I was hoping to get more done tonight, but I'm going to get a good night's rest so I can start early and do a lot more on the drawloom tomorrow. In the morning, we're putting the center cords back down through the shafts, adding the lamms and treadles, and tieing up the treadles for the 8 shaft satin weave. Then I'll thread the ground shafts (long-eye heddles). I'm getting a step or two closer every day.

Pattern Heddles are Done!

It is 3 AM, early Monday morning, and I just finished threading the pattern heddles on the drawloom, refusing to go to bed until they were done.

Today, after I get a few hours of sleep, I need to tie the drawcord warp ends to the tops of the pattern heddles, add the lamms and treadles (and Texsolv cords), tie up the treadles, and hopefully thread the ground shafts in an 8 shaft satin, or at least get started. The counterweights also need to be added to the loom. After all that is done, it will be time to tweak things to make sure warp is running where it is supposed to, and get a decent shed. I expect all this will take the better part of two days or more, depending on interruptions.

I have so much weaving and sock cranking to be done, and need balance back in my life, but I can't seem to stop working on this drawloom.

Sunday, July 19, 2009

Threading Pattern Heddles

This is how the threading process appears from inside the drawloom. I sit on a chair just in back of the ground shafts, and thread pattern heddles in order off the lease sticks. I'm working from the center out to the left, then will go back and work from center to the right. The pattern heddles are on four wood rods, and when threaded are arranged in a straight twill, 1-2-3-4.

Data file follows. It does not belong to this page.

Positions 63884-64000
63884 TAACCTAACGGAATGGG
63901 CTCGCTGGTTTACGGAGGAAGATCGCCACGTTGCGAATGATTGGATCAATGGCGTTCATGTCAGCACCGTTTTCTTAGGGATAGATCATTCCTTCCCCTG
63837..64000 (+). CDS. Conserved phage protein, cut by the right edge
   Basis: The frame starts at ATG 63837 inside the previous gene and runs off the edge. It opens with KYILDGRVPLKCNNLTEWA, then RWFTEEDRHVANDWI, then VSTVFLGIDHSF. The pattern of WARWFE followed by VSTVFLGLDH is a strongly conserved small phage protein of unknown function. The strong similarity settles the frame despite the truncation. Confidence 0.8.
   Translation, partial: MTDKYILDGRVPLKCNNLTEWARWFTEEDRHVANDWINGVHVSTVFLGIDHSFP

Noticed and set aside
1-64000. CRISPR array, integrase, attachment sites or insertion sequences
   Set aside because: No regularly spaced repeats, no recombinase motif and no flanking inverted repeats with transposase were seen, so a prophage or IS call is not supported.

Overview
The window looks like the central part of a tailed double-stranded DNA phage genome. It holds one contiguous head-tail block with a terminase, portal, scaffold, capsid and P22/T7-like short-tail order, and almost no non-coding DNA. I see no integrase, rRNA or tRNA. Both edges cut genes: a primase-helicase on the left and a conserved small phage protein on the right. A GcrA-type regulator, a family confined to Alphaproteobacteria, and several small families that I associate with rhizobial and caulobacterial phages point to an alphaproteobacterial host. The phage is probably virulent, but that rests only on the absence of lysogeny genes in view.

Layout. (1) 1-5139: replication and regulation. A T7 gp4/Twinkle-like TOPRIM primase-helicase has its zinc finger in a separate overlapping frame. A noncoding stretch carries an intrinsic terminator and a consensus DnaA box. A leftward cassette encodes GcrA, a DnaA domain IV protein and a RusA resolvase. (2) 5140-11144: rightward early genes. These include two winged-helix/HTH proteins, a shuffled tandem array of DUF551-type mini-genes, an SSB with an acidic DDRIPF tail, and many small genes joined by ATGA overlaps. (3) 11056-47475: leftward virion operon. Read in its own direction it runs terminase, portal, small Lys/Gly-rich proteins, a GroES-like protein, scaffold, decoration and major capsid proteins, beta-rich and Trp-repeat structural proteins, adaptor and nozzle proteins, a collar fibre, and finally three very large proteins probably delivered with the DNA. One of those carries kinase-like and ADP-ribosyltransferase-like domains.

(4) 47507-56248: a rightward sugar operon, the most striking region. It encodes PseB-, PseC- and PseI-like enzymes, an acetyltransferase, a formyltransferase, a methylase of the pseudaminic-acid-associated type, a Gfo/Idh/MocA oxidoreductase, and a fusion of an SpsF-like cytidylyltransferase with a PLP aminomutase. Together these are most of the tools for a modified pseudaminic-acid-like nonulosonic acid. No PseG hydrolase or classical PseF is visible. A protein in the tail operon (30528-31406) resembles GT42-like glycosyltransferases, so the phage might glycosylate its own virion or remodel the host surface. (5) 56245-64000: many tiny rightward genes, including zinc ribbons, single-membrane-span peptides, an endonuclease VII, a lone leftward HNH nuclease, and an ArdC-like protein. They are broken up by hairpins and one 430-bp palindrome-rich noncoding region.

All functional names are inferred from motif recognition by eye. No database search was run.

Tonight, I decided to thread all 8 threads of each unit into each maillon instead of splitting them into half units, at least for now. I can always re-thread later if I want. It is rather slow going. My goal is to have all the pattern heddles threaded by tomorrow night so I can begin threading the ground shafts which have the long-eye heddles on them.

The chair shown in the photo is how I climb into the back of the loom, not an easy task at the moment, with lease sticks, two warp sticks supporting them, etc. in the way.

Above is a close-up of the threaded maillons, 8 threads in each.

Doesn't this warp look like a think of beauty? Just hoping it weaves as good as it looks now! .

Friday, July 17, 2009

Drawloom ~ Beaming the Warp

In my previous post I wrote about making a fine warp on a warping mill. Yesterday, the warp was beamed. It took four hours or more because of an unexpected "problem," but after receiving some advice from other drawloom weavers, it was resolved and things went fairly smoothly.

Details: The warp was 20/2 mercerized cotton, 64 ends per inch, 16" wide, and 18 yards long for a total of 1,024 threads, and 18,432 yards. The warp was made on a warping mill, and made in 4" sections of 256 threads each. I warp back to front.

I should explain, the reason you will see five warp chains in this photo is one day I started making a section, with not enough time to finish. With cats who love nothing better than to play in yarn/thread (or chew through it), I couldn't leave it on the mill, so finished two inches, tied it all off, and removed it, which meant making another two inch section another day. The two on the right are equivalent to the others.

The warp was placed on the back wood rod, each one inch section put in its place in the raddle and held down with rubber bands. Beveled lease sticks were placed into the cross and the ends of the lease sticks tied to each other to prevent one (or both) from ever dropping out and losing the cross. On the CM loom I sometimes use the lease stick holders, but on this particular drawloom there is no upper structure over the long back extension to tie them to. When removing choke ties, for example, and no tension was on the warp, two longer warp sticks from the wider CM loom were used as supports under the lease sticks, then removed when tension was again on the warp and we were ready to continue winding on.

When everything was prepared, with my son holding and applying tension on the warp bouts, I started to turn the warp beam but the warp would not move, would not flow over and under the lease sticks! I've had an occasional sticky warp before, but never like this. When I learned to make a warp, long ago, I was told "you do not handle or mess with the threads!" I could see no other choice.